• codes of, and reasons for, missing values
  • derived data created after collection, with code, algorithm or command file used to create them
  • weighting and grossing variables created and how they should be used
  • data listing with descriptions for cases, individuals or items studied, for example for logging qualitative interviews

For further information on metadata and an example of a metadata schema, see the Dublin Core metadata schema.

See also a selection of general and discipline-specific metadata standards.

What Information Technology Security resources are available on campus?

The UH Data Classification and Protection Policy is MAPP 10.05.03 (PDF).

Members of the IT Security Team are available before, during, and after the conduct of your research project to advise investigators and departments/colleges/centers on proper measures to protect valuable data.

Consulting with IT Security as you are writing your proposal is the ideal time to ensure these protections are put in place and considered when building the research budget.

To speak with IT Security regarding your research project, call (832) 842-4695 or email security@uh.edu. General information is available on the IT Security website.

Best Practices Data Storage/Archiving

  • Data must be archived in a controlled, secure environment in a way that safeguards the primary data, observations, or recordings. The archive must be accessible by scholars analyzing the data, and available to collaborators or others who have rights of access. Primary research data should be stored securely for sufficient time following publication, analysis, or termination of the project. The number of years that data should be retained varies from field to field and may depend on the nature of the data and the research.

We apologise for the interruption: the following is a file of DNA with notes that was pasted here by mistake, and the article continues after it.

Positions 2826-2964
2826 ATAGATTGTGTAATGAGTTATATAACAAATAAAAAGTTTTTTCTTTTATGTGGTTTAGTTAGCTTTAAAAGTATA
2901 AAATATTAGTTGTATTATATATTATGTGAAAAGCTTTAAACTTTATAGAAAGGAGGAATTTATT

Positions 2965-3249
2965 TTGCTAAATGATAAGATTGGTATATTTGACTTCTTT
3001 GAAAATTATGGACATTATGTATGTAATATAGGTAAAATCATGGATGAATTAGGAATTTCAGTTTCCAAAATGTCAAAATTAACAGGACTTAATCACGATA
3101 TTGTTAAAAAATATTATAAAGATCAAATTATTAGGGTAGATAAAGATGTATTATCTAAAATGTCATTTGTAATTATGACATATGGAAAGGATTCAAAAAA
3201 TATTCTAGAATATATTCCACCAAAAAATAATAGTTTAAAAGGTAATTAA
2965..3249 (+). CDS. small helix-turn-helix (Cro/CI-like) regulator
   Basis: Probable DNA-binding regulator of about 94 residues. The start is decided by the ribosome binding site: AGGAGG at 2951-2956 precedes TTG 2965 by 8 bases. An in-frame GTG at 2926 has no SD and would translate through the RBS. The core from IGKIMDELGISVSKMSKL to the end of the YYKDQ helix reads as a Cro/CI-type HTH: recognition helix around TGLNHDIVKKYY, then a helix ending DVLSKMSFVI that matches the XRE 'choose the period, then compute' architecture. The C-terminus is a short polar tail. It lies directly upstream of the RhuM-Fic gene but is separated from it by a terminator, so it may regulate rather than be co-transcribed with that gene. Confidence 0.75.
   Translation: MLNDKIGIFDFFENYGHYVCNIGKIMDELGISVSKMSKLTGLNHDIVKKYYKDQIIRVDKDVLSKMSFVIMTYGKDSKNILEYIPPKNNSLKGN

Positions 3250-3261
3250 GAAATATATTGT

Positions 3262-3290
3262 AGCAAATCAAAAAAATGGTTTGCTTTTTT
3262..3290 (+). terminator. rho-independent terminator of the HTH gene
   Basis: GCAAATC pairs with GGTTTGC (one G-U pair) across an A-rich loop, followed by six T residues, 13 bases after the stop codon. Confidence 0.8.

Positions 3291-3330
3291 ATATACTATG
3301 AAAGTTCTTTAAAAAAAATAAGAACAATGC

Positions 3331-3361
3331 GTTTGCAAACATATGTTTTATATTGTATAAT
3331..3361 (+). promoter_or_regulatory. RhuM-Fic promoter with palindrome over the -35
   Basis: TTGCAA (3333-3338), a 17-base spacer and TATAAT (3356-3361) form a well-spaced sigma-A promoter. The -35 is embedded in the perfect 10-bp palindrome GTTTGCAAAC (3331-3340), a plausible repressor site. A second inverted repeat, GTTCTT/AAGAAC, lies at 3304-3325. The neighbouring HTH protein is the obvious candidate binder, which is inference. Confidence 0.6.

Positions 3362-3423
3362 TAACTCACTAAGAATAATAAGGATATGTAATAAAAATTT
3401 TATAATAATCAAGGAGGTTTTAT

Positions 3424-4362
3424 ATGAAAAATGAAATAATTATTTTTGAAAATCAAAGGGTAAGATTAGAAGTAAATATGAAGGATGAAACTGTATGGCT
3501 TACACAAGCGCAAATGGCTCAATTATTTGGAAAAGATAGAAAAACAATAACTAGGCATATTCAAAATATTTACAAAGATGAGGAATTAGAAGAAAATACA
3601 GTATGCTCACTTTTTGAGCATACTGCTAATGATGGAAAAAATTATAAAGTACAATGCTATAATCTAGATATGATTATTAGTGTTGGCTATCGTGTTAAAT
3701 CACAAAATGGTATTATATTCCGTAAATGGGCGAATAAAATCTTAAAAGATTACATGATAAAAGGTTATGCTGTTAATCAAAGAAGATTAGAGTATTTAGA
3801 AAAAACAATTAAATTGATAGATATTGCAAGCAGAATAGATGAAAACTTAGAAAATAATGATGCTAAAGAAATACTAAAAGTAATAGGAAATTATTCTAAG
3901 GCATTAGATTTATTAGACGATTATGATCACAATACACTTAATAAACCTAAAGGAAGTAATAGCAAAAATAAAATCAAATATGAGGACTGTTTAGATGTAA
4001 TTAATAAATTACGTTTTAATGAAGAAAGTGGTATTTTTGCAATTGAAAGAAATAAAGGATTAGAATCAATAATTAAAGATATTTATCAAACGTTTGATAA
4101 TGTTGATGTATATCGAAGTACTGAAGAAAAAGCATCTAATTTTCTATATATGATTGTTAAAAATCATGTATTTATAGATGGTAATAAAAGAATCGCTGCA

• Sustainable data management is crucial to the value of research and crucial to ensuring continued scholarship. Typically, in data storage, there is an access copy, for use, and an archival copy, essentially for preservation and back-up purposes. Backing up data cannot be overemphasized, just as natural disasters and breakdowns in systems and software cannot be predicted. Back up your data early and often.
  • Choosing data formats and software depends mostly on the preference of the researcher but can often be dictated by discipline-specific standards and customs. While ensuring the long-term usability and sustainability of data requires attention to standard and interchangeable software, there are also Preferred Formats (from the UK Data Archive) for data creation and preservation.
  • For more information about selecting data formats and software with respect to sustainability, see "Sustainable Data Formats" (University of Wisconsin-Madison).
  • Long-Term Data Storage: Close attention to storage, back-up, security, and sustainability of your data means you lessen the risks of compromising their quality and accessibility over the long term. Issues related to storage include considering how rapidly data are expected to increase over the lifetime of the research project. Part of answering this question involves determining whether data will be collected in automated ways, which potentially steps up the scale of data collection, or whether staff on the project will be gathering data themselves (e.g., via inputting in a database, or a lab notebook). Options for short-term storage include hard disk drives and portable media (e.g., DVDs and CDs).

What is UH’s Policy on Data Retention?

Access to and the retention of data policy can be found on the Division of Research website.

Additional resources: